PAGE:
Winners, losers from ‘Monday Night Football’ In Week 10

By Jesse Reed
Kyle Terada-USA TODAY Sports

Come-from-behind touchdown thrown…

Kyle Terada-USA TODAY Sports

The San Francisco 49ers hosted the New York Giants at a smoke-filled Levi’s Stadium for “Monday Night Football” to close out NFL Week 10.

It was a game that came down to the wire, with the outcome not being determined until the final whistle. The Giants eked out their second win of the season, thanks to a fourth-quarter, come-from-behind touchdown thrown by Eli Manning to Sterling Shepard. The final score was 27-23 in favor of the road team.

These were the biggest winners and losers from the action.

 

Winner: Eli Manning and Co. came through in the clutch

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Eli Manning had a few of his “what are you doing?” moments in this game, mostly having to do with some seriously underthrown balls on plays that could have been touchdowns. But when it mattered, he delivered.

The veteran completed 19-of-31 passes for just 188 yards. Not anything to write home about. But Manning also threw three touchdowns, and he didn’t turn the ball over once. The final touchdown proved to be the game-winner to Sterling Shepard with just 53 seconds left on the clock, capping off a 75-yard drive that saw Manning complete a few clutch passes and a few others that resulted in defensive penalties to keep the drive alive.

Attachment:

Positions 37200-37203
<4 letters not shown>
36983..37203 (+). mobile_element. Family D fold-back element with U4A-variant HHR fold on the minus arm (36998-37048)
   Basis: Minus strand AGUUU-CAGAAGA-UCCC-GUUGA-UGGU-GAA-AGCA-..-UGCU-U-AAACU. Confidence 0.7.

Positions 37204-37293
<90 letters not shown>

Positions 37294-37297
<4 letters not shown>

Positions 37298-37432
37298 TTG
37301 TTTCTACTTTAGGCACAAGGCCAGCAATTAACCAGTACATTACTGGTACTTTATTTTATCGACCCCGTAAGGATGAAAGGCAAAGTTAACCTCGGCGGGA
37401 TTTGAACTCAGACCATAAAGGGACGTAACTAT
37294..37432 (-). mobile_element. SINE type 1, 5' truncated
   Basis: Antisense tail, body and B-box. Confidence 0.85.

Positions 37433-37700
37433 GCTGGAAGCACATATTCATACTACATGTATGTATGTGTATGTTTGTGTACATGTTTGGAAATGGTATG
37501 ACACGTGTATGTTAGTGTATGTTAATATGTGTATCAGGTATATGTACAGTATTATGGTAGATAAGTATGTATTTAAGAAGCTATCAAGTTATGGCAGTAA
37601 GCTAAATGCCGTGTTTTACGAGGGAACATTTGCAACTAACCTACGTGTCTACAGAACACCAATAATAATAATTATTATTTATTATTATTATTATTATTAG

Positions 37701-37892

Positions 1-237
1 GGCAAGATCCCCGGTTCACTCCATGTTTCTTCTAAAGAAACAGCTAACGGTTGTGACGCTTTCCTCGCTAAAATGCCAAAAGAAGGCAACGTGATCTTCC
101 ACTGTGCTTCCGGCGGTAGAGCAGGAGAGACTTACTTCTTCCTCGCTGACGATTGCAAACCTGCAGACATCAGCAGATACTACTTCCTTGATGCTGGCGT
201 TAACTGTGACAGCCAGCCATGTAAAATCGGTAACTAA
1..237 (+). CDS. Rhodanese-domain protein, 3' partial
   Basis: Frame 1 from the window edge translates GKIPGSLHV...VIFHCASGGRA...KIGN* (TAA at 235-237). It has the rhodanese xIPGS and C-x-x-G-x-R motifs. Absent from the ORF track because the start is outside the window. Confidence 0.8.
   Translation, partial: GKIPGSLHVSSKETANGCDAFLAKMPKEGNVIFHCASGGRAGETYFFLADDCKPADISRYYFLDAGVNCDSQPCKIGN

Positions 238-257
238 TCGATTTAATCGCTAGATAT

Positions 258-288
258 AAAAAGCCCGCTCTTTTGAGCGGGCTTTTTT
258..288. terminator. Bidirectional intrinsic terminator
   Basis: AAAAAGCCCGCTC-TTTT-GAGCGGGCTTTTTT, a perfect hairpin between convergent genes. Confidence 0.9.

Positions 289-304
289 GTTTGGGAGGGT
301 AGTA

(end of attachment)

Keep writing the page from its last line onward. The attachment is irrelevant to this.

It wasn’t the prettiest win Manning has ever led, but it was sweet.

 

Loser: Nick Mullens threw the ball away on Hail Mary

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The final play of the game was about as anticlimactic as they come. Nick Mullens and the 49ers were at the Giants’ 21-yard line with a second left. They should have had a few more ticks on the clock if Marquise Goodwin hadn’t tried to run around after making a big catch on the previous play. But I digress.

Then, after New York took a timeout, Mullens took the snap, looked around, danced in the pocket and delivered a pass that went well out of the end zone. Nobody had a chance to catch it. It was the worst possible way to end what had been an entertaining game overall.

Overall, Mullens struggled through a difficult night. He completed 27-of-39 passes for 250 yards with one touchdown and two interceptions.

 

Winner: George Kittle puts in another Pro-Bowl effort

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To the surprise of nobody who’s paid attention to George Kittle this year, the dynamic tight end had another huge game. He was the main weapon for Nick Mullens in the passing game, catching nine passes for 83 yards on 10 targets.

This guy keeps showing up, week in and week out, and now has 50 catches for 775 yards and three touchdowns on the season.

Kittle’s rise, along with the continued decline of Rob Gronkowski, has the 49ers tight end pushing toward top-3 status among NFL tight ends.

 

Loser: 49ers receivers had a rough night

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It could be argued that both of Mullens’ interceptions on Monday night were at least partly the fault of his receivers.

On the first one, Kendrick Bourne failed to aggressively come back to the ball and was out-hustled by Janoris Jenkins on the play. On the second interception, Marquise Goodwin confused Mullens by stopping, then starting his route back up.

Aside from the turnovers, 49ers wide receivers were generally just ineffective. Goodwin, Bourne and Dante Pettis combined to catch 12 passes, but the only gained 114 yards, averaging 9.5 yards per catch and couldn’t get into the end zone.